January 20, 2021
A record 81% of all drug overdose deaths in Philadelphia last year involved fentanyl, the synthetic opioid that has increasingly found its way into substances other than heroin.
It is expected that 2020 will be the worst single year on record for overdose deaths. Preliminary health department data through the end of September accounts for at least 950 unintentional overdose deaths. That's 13% higher than the same point in 2019 and 11% higher than in 2018.
Particularly disturbing is the rapid increase of fentanyl-involved deaths from drugs other than heroin, which has been the primary source of rising fatal overdoses in recent years.
Overdose deaths involving the stimulant methamphetamine in combination with fentanyl increased 350% during the first three quarters of 2020. Deaths involving the hallucinogen PCP combined with fentanyl increased 1,333% over the same period.
"Now fentanyl is in everything and everyone who obtains drugs from an illicit source is potentially at risk. To respond we will need to ensure that all Philadelphians who use drugs are aware of the danger that this drug poses and what they can do to protect themselves."
The city's health department said fentanyl is appearing more frequently in counterfeit pills that resemble prescription opioids or benzodiazapines.
Fentanyl is up to 100 times more potent than morphine and 50 times more potent than heroin. In prescription form — often a shot, patch or lozenge — it is used to treat patients with severe pain after surgery or in chronic pain patients who are physically tolerant to other opioids.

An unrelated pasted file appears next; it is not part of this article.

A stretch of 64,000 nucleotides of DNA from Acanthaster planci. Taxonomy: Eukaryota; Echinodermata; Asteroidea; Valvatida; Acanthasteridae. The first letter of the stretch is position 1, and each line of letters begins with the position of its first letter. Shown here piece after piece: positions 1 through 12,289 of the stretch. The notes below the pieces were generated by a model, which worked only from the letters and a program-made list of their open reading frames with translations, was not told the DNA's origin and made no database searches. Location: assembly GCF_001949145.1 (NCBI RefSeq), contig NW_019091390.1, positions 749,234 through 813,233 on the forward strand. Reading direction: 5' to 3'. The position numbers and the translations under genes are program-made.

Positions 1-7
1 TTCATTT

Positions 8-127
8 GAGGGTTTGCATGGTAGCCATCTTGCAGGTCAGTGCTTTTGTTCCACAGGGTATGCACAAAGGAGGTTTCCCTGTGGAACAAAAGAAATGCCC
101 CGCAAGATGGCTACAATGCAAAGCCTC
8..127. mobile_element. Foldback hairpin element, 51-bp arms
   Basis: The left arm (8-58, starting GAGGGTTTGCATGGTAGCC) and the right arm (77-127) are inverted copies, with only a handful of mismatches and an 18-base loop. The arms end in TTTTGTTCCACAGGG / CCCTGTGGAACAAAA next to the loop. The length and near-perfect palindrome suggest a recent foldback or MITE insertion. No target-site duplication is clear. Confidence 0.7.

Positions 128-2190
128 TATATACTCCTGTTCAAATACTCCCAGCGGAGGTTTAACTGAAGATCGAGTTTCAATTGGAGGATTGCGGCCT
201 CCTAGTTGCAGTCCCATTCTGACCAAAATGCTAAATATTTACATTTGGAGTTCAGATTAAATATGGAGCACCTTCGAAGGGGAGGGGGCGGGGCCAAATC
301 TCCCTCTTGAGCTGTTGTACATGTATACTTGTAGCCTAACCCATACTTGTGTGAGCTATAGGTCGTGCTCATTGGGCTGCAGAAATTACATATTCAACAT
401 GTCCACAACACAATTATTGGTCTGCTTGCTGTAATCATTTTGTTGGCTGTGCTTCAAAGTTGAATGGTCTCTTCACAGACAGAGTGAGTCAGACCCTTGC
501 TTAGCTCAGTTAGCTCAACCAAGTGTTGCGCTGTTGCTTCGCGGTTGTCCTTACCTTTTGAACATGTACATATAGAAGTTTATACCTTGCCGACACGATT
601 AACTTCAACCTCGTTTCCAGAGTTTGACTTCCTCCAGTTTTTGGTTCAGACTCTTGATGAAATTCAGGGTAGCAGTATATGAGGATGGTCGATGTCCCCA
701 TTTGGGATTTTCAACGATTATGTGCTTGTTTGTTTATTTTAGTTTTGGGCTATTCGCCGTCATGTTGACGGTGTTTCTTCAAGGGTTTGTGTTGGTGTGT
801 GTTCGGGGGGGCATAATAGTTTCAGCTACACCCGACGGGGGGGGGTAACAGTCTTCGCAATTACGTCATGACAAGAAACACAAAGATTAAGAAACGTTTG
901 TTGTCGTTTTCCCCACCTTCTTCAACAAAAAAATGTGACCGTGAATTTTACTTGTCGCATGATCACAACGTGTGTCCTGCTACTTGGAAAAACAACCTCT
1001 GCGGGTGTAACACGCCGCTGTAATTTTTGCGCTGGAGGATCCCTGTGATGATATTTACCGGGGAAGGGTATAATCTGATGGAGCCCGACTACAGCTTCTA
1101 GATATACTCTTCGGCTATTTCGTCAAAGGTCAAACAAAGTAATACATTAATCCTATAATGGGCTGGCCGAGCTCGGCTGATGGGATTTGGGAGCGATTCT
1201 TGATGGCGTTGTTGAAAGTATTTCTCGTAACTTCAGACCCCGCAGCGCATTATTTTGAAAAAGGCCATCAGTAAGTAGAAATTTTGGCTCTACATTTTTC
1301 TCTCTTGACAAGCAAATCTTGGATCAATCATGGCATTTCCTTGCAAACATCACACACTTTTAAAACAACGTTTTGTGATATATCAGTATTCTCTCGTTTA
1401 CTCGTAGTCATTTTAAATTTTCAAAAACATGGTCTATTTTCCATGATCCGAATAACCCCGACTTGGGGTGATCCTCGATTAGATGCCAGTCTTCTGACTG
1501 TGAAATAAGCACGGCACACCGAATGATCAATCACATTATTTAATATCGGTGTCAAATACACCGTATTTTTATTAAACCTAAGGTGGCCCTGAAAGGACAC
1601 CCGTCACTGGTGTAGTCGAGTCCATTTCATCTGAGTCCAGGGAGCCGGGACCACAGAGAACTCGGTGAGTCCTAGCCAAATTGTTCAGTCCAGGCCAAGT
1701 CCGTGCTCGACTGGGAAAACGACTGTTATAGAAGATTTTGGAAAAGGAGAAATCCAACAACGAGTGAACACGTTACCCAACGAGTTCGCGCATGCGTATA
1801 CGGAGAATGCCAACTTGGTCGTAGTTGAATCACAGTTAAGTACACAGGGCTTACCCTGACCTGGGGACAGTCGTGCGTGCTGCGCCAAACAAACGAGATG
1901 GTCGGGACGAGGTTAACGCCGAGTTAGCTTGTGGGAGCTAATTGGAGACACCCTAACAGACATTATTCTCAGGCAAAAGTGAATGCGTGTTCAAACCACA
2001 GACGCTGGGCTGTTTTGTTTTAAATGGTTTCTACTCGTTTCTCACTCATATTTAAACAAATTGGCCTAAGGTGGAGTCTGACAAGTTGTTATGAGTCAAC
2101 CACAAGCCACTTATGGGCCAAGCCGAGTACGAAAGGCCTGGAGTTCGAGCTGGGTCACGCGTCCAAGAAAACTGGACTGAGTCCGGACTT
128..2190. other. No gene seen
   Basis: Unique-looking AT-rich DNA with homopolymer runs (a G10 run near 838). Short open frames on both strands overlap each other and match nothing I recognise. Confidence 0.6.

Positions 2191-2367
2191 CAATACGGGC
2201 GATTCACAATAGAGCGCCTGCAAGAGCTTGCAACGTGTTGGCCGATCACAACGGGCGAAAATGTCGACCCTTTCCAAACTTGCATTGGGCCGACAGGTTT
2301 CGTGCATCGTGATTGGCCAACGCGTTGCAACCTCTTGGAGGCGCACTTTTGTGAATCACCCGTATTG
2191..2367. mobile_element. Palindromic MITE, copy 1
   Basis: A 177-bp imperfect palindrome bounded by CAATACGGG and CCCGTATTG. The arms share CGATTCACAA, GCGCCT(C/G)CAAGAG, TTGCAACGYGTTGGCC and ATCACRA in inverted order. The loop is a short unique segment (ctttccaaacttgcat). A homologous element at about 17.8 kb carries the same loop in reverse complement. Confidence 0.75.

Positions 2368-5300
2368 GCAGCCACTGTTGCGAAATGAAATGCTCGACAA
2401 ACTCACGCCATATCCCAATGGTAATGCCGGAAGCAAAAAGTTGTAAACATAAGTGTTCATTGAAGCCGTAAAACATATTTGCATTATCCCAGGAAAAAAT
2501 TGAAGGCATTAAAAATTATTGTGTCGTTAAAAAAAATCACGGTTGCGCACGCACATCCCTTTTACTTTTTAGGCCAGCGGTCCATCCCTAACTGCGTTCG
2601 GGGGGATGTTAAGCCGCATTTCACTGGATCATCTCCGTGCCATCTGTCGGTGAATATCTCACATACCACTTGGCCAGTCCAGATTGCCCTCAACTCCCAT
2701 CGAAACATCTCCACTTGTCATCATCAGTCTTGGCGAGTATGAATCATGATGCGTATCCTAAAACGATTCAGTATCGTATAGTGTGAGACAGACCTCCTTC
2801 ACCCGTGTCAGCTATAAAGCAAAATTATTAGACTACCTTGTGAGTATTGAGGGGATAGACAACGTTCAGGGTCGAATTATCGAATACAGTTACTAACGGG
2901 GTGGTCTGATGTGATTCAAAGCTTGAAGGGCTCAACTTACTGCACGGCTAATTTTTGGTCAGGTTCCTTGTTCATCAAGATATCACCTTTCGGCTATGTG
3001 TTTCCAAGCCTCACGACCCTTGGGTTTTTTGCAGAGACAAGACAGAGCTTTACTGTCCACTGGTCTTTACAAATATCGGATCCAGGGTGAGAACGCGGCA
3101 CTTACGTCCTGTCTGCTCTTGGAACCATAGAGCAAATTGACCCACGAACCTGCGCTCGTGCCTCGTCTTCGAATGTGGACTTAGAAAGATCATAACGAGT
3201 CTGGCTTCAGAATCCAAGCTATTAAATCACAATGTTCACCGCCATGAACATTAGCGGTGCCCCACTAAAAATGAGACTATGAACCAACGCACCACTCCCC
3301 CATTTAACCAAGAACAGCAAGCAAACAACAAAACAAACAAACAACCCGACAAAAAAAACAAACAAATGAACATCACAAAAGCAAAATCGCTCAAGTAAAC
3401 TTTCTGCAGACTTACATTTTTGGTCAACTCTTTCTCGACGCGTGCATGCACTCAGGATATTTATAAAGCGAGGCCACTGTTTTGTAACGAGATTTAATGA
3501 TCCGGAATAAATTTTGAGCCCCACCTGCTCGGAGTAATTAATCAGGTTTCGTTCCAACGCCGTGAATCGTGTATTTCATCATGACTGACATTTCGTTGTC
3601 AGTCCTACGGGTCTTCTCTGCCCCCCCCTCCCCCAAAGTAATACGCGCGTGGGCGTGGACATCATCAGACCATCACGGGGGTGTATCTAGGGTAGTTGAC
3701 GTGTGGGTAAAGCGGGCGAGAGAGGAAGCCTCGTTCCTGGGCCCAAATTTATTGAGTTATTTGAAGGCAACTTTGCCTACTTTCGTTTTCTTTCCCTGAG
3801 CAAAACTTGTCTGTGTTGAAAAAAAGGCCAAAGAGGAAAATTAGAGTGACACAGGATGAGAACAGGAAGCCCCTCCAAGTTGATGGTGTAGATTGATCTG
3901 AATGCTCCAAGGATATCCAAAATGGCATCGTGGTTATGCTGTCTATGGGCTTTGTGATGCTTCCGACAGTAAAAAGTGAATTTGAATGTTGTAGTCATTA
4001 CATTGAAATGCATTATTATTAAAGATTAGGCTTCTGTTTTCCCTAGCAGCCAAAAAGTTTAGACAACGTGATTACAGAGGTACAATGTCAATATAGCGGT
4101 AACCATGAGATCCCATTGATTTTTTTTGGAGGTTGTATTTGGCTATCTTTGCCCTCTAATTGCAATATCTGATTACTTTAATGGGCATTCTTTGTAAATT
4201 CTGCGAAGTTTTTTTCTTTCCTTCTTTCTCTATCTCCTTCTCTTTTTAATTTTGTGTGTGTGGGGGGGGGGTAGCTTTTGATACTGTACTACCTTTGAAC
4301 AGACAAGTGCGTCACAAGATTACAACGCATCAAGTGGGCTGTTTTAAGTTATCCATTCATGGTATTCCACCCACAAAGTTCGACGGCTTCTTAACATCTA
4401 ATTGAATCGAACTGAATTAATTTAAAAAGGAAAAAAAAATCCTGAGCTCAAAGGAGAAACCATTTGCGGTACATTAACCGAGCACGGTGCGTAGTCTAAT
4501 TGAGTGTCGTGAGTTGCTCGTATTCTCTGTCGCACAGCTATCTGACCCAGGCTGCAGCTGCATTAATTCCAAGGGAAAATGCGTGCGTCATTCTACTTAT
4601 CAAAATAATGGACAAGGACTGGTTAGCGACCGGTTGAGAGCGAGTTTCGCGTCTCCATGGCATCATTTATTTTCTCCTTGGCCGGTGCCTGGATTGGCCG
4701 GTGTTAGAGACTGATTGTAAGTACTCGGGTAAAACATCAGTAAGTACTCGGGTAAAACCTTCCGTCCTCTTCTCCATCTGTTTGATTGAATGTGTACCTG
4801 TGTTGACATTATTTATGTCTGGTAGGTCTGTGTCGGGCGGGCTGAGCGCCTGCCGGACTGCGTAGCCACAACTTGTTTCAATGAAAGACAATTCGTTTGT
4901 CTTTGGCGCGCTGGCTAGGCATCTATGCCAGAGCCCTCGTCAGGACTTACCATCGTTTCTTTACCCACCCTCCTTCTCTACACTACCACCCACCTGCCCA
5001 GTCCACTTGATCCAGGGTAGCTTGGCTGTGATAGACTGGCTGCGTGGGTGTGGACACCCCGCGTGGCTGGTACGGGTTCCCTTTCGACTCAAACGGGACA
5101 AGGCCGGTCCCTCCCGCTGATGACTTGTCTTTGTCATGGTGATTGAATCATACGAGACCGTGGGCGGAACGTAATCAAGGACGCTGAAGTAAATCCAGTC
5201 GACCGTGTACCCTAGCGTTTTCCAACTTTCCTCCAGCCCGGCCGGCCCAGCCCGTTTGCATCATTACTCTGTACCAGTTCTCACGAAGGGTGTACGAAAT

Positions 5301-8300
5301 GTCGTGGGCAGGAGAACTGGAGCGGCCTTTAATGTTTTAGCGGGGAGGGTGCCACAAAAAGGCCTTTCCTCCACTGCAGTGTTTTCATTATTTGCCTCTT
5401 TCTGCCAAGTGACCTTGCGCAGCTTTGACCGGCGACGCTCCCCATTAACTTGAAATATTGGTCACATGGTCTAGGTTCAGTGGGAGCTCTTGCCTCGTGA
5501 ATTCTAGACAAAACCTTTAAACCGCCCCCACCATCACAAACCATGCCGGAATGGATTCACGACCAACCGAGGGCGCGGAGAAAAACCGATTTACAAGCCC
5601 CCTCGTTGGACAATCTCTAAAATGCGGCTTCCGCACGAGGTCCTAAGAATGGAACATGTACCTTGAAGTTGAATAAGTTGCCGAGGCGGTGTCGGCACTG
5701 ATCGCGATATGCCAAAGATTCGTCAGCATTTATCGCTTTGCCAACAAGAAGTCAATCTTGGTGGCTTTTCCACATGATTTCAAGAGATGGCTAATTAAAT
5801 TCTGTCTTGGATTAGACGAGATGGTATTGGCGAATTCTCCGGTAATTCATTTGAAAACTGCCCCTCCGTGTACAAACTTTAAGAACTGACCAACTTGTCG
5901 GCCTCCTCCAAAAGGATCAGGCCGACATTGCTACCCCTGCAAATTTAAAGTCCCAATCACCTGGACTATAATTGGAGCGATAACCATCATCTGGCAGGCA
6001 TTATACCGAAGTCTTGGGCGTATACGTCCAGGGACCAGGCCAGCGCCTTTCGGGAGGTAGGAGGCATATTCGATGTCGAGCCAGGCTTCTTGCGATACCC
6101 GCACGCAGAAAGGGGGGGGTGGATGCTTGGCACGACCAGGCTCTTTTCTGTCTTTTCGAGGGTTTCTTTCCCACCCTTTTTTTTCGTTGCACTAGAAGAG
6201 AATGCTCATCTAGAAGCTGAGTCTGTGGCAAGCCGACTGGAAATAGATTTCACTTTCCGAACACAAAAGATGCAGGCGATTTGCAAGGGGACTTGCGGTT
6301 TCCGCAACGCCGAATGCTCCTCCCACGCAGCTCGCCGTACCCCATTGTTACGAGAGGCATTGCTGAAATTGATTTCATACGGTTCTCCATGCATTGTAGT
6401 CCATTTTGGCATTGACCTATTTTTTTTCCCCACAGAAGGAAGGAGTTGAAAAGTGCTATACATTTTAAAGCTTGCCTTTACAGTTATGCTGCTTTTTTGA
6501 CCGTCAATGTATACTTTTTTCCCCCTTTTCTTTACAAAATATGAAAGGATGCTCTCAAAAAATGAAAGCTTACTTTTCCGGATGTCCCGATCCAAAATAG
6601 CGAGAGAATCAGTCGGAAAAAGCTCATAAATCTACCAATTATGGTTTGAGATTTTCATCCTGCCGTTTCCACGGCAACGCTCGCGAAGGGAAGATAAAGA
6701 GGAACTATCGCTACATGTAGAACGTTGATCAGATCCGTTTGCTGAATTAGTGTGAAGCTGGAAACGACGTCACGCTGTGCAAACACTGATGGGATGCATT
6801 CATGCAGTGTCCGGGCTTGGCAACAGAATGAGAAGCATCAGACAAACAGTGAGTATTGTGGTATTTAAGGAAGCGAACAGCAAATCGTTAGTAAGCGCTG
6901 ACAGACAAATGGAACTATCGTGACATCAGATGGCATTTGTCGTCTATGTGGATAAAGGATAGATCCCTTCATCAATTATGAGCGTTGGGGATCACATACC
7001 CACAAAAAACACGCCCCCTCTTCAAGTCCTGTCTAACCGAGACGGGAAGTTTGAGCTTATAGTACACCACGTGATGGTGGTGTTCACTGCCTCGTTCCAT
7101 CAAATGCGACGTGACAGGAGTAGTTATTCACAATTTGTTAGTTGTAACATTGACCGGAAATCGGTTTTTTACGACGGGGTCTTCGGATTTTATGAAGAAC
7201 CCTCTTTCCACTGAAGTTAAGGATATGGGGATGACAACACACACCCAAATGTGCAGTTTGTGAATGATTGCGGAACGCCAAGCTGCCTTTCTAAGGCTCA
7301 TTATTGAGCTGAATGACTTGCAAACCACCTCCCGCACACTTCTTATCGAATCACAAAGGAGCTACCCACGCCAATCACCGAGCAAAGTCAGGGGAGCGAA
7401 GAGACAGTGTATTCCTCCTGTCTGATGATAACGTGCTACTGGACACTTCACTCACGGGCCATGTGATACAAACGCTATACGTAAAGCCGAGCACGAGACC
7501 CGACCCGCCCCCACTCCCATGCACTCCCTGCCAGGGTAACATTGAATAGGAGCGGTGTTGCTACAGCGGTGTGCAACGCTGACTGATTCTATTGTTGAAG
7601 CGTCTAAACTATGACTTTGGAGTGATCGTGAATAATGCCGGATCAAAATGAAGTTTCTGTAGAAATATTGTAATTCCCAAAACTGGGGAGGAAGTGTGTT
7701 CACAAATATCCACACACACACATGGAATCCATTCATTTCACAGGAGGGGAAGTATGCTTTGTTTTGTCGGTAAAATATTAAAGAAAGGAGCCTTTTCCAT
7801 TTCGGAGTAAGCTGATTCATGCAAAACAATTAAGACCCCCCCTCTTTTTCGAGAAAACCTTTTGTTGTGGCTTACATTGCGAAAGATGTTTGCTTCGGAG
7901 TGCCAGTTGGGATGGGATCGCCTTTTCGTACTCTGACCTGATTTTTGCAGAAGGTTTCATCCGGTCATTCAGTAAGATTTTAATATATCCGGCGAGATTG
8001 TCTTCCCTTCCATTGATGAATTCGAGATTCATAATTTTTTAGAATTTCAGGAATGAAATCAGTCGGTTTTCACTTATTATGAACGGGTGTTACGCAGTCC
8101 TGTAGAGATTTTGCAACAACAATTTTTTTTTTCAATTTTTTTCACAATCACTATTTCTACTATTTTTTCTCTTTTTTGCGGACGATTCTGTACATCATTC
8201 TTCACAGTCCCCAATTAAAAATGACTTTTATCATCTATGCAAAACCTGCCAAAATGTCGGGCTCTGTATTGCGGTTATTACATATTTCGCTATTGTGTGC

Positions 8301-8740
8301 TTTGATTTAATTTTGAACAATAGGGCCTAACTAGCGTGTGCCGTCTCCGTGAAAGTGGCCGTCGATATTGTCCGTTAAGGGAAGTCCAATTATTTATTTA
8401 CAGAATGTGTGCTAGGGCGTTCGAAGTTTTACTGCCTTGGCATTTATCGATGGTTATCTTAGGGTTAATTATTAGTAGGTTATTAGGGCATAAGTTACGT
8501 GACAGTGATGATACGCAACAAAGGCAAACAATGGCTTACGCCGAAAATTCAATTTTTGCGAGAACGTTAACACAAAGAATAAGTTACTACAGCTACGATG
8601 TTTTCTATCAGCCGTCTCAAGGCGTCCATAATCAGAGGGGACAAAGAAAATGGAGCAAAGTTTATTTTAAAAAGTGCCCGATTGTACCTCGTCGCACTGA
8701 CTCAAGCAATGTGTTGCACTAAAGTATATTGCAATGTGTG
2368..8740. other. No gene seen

The rise of fentanyl and other synthetic opioids has accelerated drug overdose deaths nationwide over the past decade. In 2017, 59% of opioid-related deaths involved fentanyl, compared to just 14.3% in 2010.
These numbers have continued to rise at a troubling rate during the COVID-19 pandemic, increasing 38.4% from the 12-month period leading up to June 2019 compared with the 12-month period leading up to May 2020, the CDC reported in December.
"Its presence in non-opioid drugs and counterfeit pills is especially concerning as individuals who prefer these drugs may have had little exposure to such a potent opioid and may be at an even greater risk for overdose," Viner said.
In the year ahead, the health department plans to lead a community education initiative to spread awareness and prevent overdoses involving fentanyl drug mixtures. The program will include distributing fentanyl test strips and naloxone, the anti-overdose drug used to counteract the effect of opioids.
The health department also will expand training for the public on opioid overdose recognition and naloxone use, as well as provide support for so-called "warm handoffs" to drug treatment from health care, jail, and community settings.